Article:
Masinter flew members of the Vail Town Council to Dallas to look at Open/Hillwood’s Victory Park project, which includes a W Hotel, Mandarin Oriental Hotel, offices, condos and retail all built around the American Airlines Center – home to the Dallas Stars and Dallas Mavericks.

“This (Vail project) is not urban at all; it’s the antithesis of urban, but what we want to do here is the same thing we did in Dallas, which is create a sense of place,” Masinter says. “Victory Park is very appropriate for Dallas. What we’re going to do in Vail will be very appropriate for Vail. It will have all the sensibilities that Vail should have, and that’s what we’re embracing.”

The parking structure project hinges, to some degree, on Vail Resorts’ ambitious plans for West Lionshead. The billion-dollar Ever Vail project, which would connect to Vail Mountain via a new gondola and include its own 600-spot parking garage, is being billed as the largest green-built resort village in North America.

Vail Resorts CEO Rob Katz says the impetus for seeking LEED (Leadership in Energy and Environmental Design) certification came in part from town council members, who asked him to give people a reason to want Ever Vail, which would include a hotel and up to 250 condos and 125 fractional units, as well as shops, bars and restaurants.

“Not only do we need to make sure that this is something the town council would want, but it’s what the community would want, the guest would want and what potential buyers would want,” Katz says, “so I think it was a great opportunity to say this is the right thing to do for everybody.”

Another project going for the LEED label is 10 miles west along Interstate 70 at the base of Beaver Creek Resort. Vail’s tony sister mountain this season will connect with the town at its base via a new gondola, and at the terminus of that new gondola is the Westin Riverfront Resort and Spa.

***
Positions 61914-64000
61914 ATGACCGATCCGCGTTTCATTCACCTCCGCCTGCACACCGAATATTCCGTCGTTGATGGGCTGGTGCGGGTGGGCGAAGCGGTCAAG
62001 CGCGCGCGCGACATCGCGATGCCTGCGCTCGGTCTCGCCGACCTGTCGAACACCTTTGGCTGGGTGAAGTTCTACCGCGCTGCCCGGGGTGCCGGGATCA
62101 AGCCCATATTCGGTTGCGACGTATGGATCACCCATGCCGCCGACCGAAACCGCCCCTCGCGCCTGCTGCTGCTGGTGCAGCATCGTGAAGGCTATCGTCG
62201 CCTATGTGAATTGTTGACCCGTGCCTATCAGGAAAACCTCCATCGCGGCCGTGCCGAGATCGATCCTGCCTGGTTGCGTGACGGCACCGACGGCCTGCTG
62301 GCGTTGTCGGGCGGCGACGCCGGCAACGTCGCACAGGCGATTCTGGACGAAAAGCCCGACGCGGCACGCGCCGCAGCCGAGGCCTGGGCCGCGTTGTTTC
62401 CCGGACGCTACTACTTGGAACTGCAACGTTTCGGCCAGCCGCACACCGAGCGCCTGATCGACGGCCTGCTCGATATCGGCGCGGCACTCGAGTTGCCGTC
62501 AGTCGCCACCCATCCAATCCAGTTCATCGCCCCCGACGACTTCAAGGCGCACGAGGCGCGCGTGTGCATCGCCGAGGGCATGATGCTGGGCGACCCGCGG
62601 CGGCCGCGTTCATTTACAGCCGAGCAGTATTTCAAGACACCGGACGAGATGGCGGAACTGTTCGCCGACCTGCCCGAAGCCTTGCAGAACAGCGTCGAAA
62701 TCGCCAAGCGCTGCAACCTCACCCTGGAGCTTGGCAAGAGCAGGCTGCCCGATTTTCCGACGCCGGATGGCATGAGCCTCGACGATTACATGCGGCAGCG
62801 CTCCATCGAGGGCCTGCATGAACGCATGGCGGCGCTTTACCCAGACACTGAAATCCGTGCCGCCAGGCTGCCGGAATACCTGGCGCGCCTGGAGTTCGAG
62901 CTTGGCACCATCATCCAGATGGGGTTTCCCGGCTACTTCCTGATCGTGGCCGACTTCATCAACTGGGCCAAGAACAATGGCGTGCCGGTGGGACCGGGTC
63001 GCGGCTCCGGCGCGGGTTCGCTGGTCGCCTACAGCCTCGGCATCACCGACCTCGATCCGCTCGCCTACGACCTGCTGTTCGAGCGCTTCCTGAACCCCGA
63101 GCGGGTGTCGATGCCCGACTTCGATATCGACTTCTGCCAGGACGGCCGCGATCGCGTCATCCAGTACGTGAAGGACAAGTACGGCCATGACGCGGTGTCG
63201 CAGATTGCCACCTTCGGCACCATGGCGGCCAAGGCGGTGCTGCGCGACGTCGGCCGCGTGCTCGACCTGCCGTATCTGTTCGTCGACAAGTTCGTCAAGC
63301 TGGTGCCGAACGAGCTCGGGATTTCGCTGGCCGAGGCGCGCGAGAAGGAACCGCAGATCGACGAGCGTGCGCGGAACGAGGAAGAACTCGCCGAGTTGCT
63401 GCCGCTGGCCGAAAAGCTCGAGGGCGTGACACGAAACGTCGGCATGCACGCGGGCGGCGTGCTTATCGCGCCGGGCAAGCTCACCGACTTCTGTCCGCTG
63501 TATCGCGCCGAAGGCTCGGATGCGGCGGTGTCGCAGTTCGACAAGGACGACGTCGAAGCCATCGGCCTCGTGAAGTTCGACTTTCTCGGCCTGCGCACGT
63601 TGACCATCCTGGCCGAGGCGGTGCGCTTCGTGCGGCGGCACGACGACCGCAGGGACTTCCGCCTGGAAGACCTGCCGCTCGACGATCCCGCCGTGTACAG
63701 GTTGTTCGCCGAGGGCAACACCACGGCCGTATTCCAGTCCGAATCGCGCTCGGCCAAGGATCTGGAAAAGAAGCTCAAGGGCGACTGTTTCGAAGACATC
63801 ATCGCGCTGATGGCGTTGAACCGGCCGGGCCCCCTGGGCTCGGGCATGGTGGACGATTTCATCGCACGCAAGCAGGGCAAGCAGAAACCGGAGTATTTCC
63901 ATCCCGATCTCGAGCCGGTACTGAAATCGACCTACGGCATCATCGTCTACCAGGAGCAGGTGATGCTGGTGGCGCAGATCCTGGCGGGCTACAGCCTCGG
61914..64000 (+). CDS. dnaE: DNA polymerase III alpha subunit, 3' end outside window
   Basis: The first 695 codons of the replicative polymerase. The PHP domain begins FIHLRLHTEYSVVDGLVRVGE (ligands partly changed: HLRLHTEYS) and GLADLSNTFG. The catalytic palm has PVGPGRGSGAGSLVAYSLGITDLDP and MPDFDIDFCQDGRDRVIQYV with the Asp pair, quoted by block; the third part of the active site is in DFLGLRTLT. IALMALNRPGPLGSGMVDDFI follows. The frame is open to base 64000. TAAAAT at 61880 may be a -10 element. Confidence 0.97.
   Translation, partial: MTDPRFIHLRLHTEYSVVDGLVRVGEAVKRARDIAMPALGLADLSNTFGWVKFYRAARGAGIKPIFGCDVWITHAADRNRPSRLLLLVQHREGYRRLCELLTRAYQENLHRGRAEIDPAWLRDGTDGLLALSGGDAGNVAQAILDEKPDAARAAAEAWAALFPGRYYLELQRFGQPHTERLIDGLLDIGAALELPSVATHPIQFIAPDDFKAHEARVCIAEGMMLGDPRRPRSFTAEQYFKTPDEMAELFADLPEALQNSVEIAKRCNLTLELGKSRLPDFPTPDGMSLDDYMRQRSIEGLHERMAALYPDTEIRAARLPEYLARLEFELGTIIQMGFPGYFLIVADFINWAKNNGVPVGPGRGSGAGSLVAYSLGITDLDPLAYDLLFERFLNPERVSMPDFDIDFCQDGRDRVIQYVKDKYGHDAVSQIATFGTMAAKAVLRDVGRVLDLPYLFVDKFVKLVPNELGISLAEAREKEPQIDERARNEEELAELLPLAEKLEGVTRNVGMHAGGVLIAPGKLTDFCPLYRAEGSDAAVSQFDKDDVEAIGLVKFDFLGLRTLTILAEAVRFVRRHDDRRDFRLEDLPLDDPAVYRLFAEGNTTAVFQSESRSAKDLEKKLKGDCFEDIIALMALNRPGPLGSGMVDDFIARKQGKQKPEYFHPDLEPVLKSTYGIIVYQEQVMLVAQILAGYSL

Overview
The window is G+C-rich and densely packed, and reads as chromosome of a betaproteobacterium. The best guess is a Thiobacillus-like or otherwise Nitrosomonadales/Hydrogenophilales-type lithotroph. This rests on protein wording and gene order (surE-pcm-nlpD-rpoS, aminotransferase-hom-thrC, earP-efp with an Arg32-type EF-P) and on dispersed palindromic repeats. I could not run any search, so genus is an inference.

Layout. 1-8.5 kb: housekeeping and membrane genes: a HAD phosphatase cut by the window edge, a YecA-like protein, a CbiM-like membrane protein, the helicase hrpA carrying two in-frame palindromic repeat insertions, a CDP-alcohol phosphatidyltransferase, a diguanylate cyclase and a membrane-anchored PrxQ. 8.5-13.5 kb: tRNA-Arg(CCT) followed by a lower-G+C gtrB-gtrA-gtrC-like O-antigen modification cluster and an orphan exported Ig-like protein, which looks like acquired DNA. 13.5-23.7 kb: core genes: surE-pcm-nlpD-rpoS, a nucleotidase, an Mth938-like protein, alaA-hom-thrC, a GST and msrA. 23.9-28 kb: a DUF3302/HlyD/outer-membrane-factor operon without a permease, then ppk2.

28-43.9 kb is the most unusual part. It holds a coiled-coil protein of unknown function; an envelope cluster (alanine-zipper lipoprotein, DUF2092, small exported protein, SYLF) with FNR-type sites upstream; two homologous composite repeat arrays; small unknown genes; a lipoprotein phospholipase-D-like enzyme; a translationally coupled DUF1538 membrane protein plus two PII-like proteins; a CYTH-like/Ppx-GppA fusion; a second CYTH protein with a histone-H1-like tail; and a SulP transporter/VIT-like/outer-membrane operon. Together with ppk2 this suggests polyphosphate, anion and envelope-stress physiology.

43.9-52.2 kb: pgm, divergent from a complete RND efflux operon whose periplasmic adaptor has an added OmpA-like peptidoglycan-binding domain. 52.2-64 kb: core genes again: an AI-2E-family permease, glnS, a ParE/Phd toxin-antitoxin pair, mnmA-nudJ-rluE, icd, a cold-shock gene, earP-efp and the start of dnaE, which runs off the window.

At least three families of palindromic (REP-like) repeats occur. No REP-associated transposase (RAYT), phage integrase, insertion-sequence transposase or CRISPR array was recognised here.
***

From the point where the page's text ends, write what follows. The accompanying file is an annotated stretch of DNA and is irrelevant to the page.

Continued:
Built on 19 acres of riverfront land, the Westin’s main hotel property is well underway, with 120 for-sale studio suites and 95 two- and three-bedroom units, a 20,000-square-foot spa, a wellness center, shops and restaurants set to open in December of 2008. The project will also feature of a mix of townhomes, fractional units and condos in several other buildings to be built in future phases.

“(The Westin is) certainly going to be a very significant catalyst for the town to realize its vision for Main Street and upgrading many of the other buildings in Avon that were built when this was just a suburb of Vail, before even Beaver Creek was around,” says Chuck Madison of project developer East West Partners.

The town is building a new transportation center near the Westin and is planning the “Main Street” pedestrian mall to further spur retail development and create a sense of place in downtown Avon, which for years served a somewhat utilitarian purpose as the valley’s commercial core.

In some ways that mantle has been passed on to the next town west on I-70, Edwards, where a dusty crossroads 15 years ago has been transformed into a vibrant hub of trendy shops, bars and restaurants. Much of the downtown commercial development is the work of Remonov & Co., which built both the Edwards Village and Edwards Corner retail and office complexes.

Now Remonov has hired renowned architect Daniel Libeskind to design a 52-unit residential project behind Edwards Corner that would give the downtown core a truly iconic structure. Libeskind’s design of the Denver Art Museum expansion grabbed headlines in 2006, and he was the winner in 2002 of a competition for the replacement of the World Trade Center at Ground Zero in Manhattan.

“We strongly feel our latest project will truly complete the mountain-chic motif Edwards has come to exemplify over the past decade ,” says Remonov principal Bob Hernreich, part owner of the Sacramento Kings NBA franchise and owner of the Arizona Rattlers of the Arena Football League. “Along with Richard Meier and Frank Gehry, Daniel Libeskind is one of the top three contemporary architects working today, and his contribution to the valley’s design palette would be monumental.”